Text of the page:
TALL TALES: The NBA Finals begin in Los Angeles, where the surprising Lakers are favored to beat the Boston Celtics. ESPN’s Stephen A. Smith dissects the finals for viewers, telling them the Lakers will be especially tough because Kareem is back to hitting the sky hook and Magic is an expert motivator at point guard.

•••

FURIOUS FURY: Boxing is back and so are the big guys. Tyson Fury beats both Deontay Wilder and Anthony Joshua to become the undisputed heavyweight champion. The self-described gypsy king promptly embarks on a 50-city American tour with a band of his fellow Irish travelers in his 1988 Winnebago.

•••

TRUMP GUY: After offering his services in a tweet to President Donald Trump, former slugger Jose Canseco is hired as the White House chief of staff in a move Trump says will juice up his administration. Canseco’s first official move is to hire Dennis Rodman as assistant secretary of state in charge of coddling spoiled dictators, and the two announce a celebrity softball game in Pyongyang. Kim Jong Un beats Canseco in a home run hitting contest by hitting all 87 balls pitched to him over the fence.

•••

CONSPIRACY TIME: Stephen Curry is surprised the Warriors are knocked off in the first round of the playoffs, though it gives him more time to sharpen his golf game and study grainy pictures of the moon landing. Meanwhile, Kyrie Irving says he’s sticking to his conspiracy theory about the shape of the earth. “If the earth is really a big ball like they say, then why is the basketball court so flat?” he asks.

•••

MASTERS MELEE: Phil Mickelson is leading the Masters on Sunday when he runs after a putt heading toward the water on No. 13 and shocks patrons by hitting it backhanded toward the hole and promptly being escorted off the grounds. Playing behind Mickelson, Tiger Woods hits three balls into the water and Patrick Reed goes on to win a second straight green jacket. Reed then declares he won’t play with Woods or Mickelson in the Ryder Cup because they choke too much.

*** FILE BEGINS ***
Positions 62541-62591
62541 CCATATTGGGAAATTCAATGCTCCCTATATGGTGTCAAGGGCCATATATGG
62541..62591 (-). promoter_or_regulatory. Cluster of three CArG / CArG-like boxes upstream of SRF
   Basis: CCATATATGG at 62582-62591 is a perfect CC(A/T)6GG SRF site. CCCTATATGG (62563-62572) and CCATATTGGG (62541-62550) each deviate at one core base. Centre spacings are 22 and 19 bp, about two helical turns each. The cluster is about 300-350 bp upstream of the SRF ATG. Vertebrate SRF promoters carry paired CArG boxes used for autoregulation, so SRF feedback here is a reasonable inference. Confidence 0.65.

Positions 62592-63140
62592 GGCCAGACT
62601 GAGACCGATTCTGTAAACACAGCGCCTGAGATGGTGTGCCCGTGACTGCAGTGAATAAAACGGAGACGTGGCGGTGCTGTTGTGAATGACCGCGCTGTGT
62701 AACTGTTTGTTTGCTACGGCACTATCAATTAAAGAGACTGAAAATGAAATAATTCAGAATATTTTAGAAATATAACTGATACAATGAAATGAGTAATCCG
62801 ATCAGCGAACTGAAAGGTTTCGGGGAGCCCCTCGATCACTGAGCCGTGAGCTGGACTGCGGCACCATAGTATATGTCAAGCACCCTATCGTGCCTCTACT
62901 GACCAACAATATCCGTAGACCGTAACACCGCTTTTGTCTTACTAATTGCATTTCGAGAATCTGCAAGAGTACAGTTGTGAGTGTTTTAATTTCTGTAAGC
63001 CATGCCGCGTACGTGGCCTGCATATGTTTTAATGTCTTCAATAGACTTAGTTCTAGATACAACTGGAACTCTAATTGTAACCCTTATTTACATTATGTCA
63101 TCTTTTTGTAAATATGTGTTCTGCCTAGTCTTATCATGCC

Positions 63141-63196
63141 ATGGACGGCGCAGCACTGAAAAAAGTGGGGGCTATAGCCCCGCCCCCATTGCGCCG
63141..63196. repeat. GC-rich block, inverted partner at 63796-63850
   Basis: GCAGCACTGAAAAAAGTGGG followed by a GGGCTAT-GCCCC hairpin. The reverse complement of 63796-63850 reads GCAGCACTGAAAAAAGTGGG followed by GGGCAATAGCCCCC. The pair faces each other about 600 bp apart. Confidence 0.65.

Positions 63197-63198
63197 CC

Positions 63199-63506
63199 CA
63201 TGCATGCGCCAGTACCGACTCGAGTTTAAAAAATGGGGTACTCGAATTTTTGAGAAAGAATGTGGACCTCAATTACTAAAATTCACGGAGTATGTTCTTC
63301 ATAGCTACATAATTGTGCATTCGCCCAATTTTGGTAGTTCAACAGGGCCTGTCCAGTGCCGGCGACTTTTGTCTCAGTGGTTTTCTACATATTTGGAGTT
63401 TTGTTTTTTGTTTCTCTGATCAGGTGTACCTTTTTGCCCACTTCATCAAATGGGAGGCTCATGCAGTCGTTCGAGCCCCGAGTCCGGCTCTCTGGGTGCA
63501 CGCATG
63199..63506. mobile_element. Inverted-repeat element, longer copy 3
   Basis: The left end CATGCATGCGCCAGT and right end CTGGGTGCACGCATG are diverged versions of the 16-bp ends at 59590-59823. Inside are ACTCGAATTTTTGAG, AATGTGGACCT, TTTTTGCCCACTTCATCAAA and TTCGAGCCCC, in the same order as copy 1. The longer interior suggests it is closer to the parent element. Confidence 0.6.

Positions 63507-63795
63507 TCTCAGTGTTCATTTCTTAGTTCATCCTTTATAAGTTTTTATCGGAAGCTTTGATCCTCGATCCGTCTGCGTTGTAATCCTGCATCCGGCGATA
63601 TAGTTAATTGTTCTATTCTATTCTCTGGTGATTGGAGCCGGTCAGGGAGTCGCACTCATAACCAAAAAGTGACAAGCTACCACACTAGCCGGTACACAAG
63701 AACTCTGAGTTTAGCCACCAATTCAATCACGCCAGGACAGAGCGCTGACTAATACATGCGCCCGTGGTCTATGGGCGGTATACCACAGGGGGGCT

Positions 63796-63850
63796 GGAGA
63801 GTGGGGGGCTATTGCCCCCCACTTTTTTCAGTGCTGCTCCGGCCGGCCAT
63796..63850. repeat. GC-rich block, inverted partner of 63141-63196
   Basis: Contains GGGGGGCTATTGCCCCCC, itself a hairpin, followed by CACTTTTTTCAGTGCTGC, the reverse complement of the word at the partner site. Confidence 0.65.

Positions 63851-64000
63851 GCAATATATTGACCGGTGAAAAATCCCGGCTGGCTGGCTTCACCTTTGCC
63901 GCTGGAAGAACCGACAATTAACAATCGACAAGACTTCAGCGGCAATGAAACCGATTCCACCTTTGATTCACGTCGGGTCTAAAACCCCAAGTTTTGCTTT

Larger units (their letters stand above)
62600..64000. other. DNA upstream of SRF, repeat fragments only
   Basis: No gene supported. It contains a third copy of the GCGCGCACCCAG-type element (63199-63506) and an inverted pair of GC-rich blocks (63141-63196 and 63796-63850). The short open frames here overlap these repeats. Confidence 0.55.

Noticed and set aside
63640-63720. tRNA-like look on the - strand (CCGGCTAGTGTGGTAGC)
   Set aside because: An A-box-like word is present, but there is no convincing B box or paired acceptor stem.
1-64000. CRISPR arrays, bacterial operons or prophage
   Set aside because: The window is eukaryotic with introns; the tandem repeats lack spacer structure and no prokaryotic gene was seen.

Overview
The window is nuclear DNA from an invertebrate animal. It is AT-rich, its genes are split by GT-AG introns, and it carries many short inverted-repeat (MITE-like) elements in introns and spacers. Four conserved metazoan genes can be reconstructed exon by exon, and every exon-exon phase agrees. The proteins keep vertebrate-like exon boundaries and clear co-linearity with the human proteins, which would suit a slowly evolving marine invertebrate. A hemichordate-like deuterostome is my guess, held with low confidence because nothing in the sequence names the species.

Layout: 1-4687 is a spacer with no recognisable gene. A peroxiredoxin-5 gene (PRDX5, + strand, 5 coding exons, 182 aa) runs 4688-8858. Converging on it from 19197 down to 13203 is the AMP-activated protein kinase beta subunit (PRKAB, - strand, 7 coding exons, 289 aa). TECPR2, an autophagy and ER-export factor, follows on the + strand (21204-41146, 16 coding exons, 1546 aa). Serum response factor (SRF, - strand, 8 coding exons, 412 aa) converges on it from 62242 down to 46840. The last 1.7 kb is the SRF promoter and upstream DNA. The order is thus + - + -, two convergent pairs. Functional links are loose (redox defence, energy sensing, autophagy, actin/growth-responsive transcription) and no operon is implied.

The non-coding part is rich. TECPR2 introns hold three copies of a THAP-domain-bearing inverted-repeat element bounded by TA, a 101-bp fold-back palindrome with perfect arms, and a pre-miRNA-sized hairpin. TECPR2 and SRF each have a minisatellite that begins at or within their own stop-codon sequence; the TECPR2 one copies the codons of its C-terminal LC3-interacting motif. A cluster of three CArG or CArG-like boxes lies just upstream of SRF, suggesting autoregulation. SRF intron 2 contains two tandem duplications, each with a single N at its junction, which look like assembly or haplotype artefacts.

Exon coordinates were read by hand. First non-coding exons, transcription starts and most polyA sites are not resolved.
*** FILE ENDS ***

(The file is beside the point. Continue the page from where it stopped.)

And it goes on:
•••

SPORTS BETTING: With sports betting spreading across the country, schools start offering elective courses on how to beat the bookies. New Jersey leads the way by requiring middle school kids know the difference between the vig and the point spread before graduating. One district offers extra credit for answering the question “Do I bet a three-teamer off the parlay sheet or on the money line?”

•••

RAIDERS NATION: The Raiders have no place to play while their new stadium is being built in Las Vegas, and owner Mark Davis decides to play the season in London. The Brits turn Davis down, though, calling Raider fans a bunch of hooligans who would give British sports fans a bad reputation.

•••

BRADY’S BUNCH: Tom Brady leads the Patriots to their sixth Super Bowl win with him as quarterback, then embarks on a national speaking tour with coach Bill Belichick. Brady declares he’ll play until he’s 50, but only if Belichick promises never to put Rob Gronkowski in as a safety again.

•••

EIGHT IS ENOUGH: Tired of hearing complaints from fans of Central Florida — which by now is riding a 39-game winning streak — the College Football Playoff is expanded to eight teams. UCF goes on to win the national title, blowing out Alabama 42-7 in the championship game. Alabama responds by taking down Nick Saban’s statue, and cutting his pay to $9 million a year.